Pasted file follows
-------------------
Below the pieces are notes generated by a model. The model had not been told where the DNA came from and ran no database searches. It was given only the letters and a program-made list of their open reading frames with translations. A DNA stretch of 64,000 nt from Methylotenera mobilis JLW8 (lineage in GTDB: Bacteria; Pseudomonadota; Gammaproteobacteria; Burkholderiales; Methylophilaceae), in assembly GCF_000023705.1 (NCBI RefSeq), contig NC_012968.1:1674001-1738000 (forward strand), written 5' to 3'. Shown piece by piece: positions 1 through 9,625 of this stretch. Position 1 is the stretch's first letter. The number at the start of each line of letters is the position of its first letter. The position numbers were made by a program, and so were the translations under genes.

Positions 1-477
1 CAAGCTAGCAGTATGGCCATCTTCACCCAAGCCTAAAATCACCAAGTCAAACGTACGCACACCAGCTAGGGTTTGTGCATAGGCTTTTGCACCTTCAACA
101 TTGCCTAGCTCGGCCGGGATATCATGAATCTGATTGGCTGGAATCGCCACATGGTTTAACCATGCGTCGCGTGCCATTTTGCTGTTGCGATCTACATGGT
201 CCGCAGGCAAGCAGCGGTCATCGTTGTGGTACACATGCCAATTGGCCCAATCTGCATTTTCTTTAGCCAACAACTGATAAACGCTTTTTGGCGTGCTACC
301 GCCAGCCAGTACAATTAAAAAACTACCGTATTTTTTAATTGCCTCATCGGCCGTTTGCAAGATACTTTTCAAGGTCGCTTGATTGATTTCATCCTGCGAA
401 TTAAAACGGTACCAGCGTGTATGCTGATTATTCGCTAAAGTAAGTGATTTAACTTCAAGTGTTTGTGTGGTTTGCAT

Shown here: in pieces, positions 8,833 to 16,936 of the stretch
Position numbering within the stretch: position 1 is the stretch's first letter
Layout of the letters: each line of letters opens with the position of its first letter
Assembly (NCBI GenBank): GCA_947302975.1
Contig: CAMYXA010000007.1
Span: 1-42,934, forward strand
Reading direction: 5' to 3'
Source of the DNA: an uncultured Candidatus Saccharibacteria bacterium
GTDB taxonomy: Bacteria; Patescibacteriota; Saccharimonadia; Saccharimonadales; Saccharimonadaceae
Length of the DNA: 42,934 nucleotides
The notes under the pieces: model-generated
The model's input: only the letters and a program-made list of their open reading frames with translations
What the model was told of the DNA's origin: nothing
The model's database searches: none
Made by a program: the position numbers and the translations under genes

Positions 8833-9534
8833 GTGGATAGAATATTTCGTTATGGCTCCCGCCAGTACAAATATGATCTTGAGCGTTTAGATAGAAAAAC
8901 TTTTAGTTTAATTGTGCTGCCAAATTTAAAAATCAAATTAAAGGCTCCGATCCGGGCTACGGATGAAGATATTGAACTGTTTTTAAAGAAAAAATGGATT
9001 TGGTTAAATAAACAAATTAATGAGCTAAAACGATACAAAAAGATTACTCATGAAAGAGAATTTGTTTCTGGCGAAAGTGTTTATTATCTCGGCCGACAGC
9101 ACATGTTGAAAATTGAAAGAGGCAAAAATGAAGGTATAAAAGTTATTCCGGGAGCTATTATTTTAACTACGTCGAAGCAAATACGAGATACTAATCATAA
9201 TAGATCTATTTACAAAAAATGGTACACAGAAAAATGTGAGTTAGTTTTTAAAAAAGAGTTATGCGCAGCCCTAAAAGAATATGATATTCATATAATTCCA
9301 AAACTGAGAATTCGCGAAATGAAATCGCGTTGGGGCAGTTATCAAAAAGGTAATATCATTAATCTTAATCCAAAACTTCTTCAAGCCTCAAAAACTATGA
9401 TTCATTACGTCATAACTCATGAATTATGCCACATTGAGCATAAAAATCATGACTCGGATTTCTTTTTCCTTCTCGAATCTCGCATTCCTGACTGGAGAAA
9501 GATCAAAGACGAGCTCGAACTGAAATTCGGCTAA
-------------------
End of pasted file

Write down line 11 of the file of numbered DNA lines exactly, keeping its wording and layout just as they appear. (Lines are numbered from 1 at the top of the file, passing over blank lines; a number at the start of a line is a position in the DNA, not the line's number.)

Assembly (NCBI GenBank): GCA_947302975.1